Selective conditionality

“It is now clear that all countries in the region, and all authoritarian regimes elsewhere, have to pay much more attention to the democratic aspirations and well-being of their populations.” (Štefan Füle, European Commissioner for Enlargement and European Neighbourhood Policy, February 28, 2011). The ‘Arab Spring’ made the West – the EU in particular – realize that public opinion can play a critical role in political and electoral development even in the Middle East by reaffirming the importance of democratic representation. Newly formulated EU (aid) policies stress the need to respect public opinion and to support the demand for political participation, dignity and freedom (COM 2011a; COM 2011b; COM 2011c), reintroducing the ‘sticks and carrot’ method of conditionality in form of the ‘more for more’ principle for supporting effective transitions to democracy (Balfour 2012; Tocci 2013).

In harmony with European public opinion (see previous posts), the EU aims at supporting political transition (towards democracy), economic transition (to real market economy) as well as developing contacts between various segments of the (civil) societies in addition to enhancing regional cooperation. The so called ‘partnership for democracy and shared prosperity’ is said to be mutually beneficial (in terms of trade and economic relations). The new approach is based on a the following principles: joint and shared commitment (to common values, such as democracy, human rights, social justice, good governance, rule of law), mutual accountability (or clarity on respective commitments), differentiation (being more adaptive to specific country needs and circumstances) and last but not least the partnership is utterly ‘incentive based’. This latter is about providing ‘greater support to partners engaged in building deep democracy’. It is explicitly worded in the documents that ‘the more and the faster a country progresses in its internal reforms, the more support it will get from the EU’ (COM 2011b: 3). However, not only foreign aid is channeled selectively to countries in the region, but conditions are also applied selectively. To take only three examples, conditions attached to foreign aid are (i) perceived, but officially non-applied in Palestine (ECA 2013b), (ii) openly applied in Egypt (ECA 2013a; EEAS/EC 2013 and EEAS/EC 2014 Conclusions), and (iii) simply ‘invisible’ in Jordan, where the term ‘condition’ has been replaced by ‘benchmark’ in official communications.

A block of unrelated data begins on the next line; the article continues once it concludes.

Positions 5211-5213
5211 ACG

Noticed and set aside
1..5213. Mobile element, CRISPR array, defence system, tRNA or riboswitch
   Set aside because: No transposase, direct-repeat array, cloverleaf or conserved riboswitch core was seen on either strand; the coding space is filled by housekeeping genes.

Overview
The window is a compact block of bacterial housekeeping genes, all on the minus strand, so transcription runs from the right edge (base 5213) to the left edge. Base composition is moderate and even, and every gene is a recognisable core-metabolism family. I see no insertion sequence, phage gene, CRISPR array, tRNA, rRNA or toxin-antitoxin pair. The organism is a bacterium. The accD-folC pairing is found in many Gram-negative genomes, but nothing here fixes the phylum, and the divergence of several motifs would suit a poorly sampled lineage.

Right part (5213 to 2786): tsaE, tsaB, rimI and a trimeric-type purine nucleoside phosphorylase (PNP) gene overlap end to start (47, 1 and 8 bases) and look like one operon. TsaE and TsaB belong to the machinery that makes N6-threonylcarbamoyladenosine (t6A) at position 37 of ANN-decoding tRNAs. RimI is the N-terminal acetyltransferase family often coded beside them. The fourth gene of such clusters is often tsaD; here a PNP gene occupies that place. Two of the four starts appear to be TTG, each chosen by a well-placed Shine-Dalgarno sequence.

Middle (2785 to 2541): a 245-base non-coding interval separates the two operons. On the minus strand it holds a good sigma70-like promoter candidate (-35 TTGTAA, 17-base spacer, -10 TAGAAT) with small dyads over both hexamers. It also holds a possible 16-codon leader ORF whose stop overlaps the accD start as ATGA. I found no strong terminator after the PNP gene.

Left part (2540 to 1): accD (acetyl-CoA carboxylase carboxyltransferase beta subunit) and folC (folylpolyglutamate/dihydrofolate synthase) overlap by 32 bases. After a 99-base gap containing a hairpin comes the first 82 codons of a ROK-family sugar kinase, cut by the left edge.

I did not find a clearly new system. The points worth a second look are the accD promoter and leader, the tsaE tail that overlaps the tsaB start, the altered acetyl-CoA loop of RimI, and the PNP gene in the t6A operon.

Balfour, R. (2012) EU Conditionality after the Arab Spring. IEMed papers #16. European Institute of the Mediterranean, Barcelona

COM (2011a) A Partnership for Democracy and Shared Responsibility with the Southern Mediterranean. Joint Communication to the European Council, the European Parliament, the Council, The European Economic and Social Committee and the Committee of the Regions. March 8, 2011, Brussels: European Commission

COM (2011b) A new response to a changing Neighbourhood. Joint Communication to the Parliament, the Council, The European Economic and Social Committee and the Committee of the Regions. May 25, 2011, Brussels: European Commission

COM (2011c) Support for partnership, reforms and inclusive growth (SPRING) 2011-2012 in favour of the southern Neighbourhood region to be financed under Article 19 08 01 01 of the general budget of the European Union. Commission Implementing Decision of Sept 26, 2011, Brussels: European Commission

ECA (2013a) European cooperation with Egypt in the field of governance. Special Report 4/2013, European Court of Auditors,

ECA (2013b) European Union Direct Financial Support to the Palestinian Authority. Special Report 14/2013, European Court of Auditors,

EEAS/EC (2013) Council conclusions on Egypt. The Council of the European Union, Foreign Affairs Council meeting, Brussels, 21 August 2013,

EEAS/EC (2014) Council conclusions on Egypt. The Council of the European Union, Foreign Affairs Council meeting, Brussels, 10 February 2014

Füle, S. (2011) Speech on the recent events in North Africa. European Commission – SPEECH/11/130, press release, 28/02/2011, http://europa.eu/rapid/press-release_SPEECH-11-130_en.htm (12-02-2014)

Tocci, N. (2013) EU and the Arab Spring. Seminar with Nathalie Tocci from the Istituto Affari Internazionali on the EU’s response to the Arab spring, NUPI, 11 April, 2013, http://www.youtube.com/watch?v=y9NMfhU4rdo

 

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